Following is the weekly Republican radio address from State Senator Lisa Keim.
To become a hairdresser in the State of Maine, you must be at least 17 years old, complete a 1,500-hour course of instruction at a registered institution or undertake 2,500 apprenticeship hours, pass a licensing exam, and pay the State of Maine a $20 fee each year.
the Maine legislature should take another look at these requirements,
especially since it only takes 133 hours to become a Basic EMT. That’s why I
recently presented LD 890, a bill to expand access to licensure in certain occupations.
I’m Senator Lisa Keim. I’m honored to represent District 18 which includes
northern Oxford County and the towns of Livermore and Livermore Falls in
I would like to acknowledge that Maine has made progress in removing
unnecessary barriers to employment for entrepreneurs and those improvements
have helped countless individuals reach their goals.
we still have a long way to go to ensure that our occupational licensing
requirements are equitable and appropriate. Parameters to determine how high to
set the bar for entry into any licensed profession should be set taking into
consideration worst-case scenarios.
quality, in today’s age of online reviews and connectedness through social
media, word-of-mouth provides consumers with adequate information to make
no doubt that a bad haircut can be upsetting, but the risk to public health is
relatively low. The fundamental reason for licensing is to ensure safety for
the public. The quality of a haircut given by someone who went to a licensed
institution vs. the apprentice route may or may not differ greatly, but that
consideration is outside the interests of the state to ensure.
licensure, the same state exam is required either way.
has been decades since the hourly stipulation for cosmetology licensure has
been considered. I would like to see Maine become a leader in restructuring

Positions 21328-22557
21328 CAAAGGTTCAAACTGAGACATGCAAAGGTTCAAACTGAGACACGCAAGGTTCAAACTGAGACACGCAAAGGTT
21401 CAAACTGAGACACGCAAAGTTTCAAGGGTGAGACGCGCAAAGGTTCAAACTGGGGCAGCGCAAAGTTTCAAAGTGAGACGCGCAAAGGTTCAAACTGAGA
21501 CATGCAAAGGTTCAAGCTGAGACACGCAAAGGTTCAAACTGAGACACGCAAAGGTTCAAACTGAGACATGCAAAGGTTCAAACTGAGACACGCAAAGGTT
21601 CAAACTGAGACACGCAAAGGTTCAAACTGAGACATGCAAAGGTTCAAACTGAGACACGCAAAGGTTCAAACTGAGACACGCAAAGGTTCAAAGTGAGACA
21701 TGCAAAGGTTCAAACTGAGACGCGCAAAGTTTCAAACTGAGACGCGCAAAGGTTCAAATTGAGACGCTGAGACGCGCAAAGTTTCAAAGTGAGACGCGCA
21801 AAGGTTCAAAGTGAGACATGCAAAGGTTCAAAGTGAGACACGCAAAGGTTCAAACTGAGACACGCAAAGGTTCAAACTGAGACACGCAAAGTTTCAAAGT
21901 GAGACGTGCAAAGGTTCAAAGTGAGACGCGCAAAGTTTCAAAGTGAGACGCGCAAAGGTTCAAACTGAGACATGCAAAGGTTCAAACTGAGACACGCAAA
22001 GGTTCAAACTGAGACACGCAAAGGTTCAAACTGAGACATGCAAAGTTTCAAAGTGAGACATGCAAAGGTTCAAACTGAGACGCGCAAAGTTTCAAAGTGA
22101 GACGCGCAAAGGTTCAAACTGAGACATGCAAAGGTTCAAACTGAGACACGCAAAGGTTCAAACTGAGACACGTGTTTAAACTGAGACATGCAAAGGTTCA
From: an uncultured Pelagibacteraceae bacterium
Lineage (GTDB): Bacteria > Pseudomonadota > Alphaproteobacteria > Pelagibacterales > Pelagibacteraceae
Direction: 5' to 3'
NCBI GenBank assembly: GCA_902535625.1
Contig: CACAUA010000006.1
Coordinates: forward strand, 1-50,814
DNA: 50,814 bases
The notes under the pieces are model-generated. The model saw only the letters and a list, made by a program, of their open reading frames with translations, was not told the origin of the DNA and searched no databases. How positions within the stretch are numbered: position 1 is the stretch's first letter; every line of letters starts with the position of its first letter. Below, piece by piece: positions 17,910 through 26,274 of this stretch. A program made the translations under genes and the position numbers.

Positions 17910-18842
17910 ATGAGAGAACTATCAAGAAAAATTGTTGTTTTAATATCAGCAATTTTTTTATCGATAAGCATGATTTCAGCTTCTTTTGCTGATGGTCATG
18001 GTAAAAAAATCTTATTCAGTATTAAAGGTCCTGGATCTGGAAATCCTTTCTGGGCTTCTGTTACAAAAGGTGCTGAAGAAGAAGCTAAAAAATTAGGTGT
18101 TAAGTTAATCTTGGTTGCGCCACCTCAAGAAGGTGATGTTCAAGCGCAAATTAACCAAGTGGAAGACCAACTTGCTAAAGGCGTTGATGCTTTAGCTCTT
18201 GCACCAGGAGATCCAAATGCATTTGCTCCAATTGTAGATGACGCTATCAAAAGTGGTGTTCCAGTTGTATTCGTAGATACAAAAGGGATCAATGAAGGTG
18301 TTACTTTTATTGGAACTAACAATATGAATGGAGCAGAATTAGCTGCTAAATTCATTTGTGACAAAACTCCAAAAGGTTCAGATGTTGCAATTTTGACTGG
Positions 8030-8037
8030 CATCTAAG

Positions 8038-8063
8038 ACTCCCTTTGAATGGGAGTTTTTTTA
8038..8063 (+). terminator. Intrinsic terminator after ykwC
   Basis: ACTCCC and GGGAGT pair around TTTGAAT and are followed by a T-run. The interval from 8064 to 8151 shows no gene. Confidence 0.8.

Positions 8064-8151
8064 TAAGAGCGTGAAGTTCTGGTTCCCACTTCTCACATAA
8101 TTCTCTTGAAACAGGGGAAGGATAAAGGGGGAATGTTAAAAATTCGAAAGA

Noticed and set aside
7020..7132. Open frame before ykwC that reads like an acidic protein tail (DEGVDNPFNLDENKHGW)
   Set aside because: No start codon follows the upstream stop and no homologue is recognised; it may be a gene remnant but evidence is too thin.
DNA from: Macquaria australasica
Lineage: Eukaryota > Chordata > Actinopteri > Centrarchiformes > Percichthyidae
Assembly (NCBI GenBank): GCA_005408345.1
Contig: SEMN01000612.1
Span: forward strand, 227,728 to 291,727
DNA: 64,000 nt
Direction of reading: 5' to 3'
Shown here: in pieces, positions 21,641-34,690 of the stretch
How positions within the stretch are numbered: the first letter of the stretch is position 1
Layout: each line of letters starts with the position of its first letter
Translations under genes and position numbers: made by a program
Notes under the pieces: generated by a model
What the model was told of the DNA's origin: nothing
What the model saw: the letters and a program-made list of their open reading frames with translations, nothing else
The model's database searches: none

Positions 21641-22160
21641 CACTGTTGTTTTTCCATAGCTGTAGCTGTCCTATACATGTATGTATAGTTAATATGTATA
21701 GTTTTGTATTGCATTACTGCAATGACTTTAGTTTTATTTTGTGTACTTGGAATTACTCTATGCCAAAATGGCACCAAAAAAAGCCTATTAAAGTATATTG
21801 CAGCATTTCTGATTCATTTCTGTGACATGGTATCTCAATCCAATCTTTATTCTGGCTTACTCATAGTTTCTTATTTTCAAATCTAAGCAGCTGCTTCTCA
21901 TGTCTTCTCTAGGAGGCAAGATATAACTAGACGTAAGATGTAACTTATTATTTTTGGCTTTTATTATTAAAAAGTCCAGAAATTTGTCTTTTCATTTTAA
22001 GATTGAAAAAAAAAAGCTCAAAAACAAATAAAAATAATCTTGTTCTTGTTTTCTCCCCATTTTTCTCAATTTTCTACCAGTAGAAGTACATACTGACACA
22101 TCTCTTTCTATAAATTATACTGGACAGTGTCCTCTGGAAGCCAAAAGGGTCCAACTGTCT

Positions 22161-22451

overly-burdensome requirements by reducing the hours required of a student
consideration is in step with the Maine Legislature’s focus on addressing the
issue of student debt. The cost of cosmetology schools is out of line with
other degrees when considering the rate of pay expected upon completion. By
setting such a high hourly requirement for the apprenticeship pathway, 2,500
hours, we make costly institutions the only viable choice to complete the
pathway in a timely manner.
in Maine, the cost of cosmetology school is more than half of the median annual
income for hairdressers. Consequently cosmetology is one of the top ten
professions to default on student loans. I think it’s time to revise the
pathway to careers in hairdressing and cosmetology.
communities benefit from expanded apprenticeship programs, as these increase
engagement with the business community, encourage our workers to stay here in
Maine by increasing their local ties, and provide affordable pathways to an
education that leads directly to a good-paying job.
up-and-coming workers also benefit greatly from expanded apprenticeship
opportunities because they can ‘earn while they learn.’ Most importantly, it
allows people to begin their career saddled with little or no student loan
many, apprenticing can be the most viable way to enter the workforce, and in
Maine, we have an opportunity to make this more available for them. I am hopeful
that through LD 890, we can make meaningful reforms.
Thanks for listening. Again, I’m Senator Lisa Keim.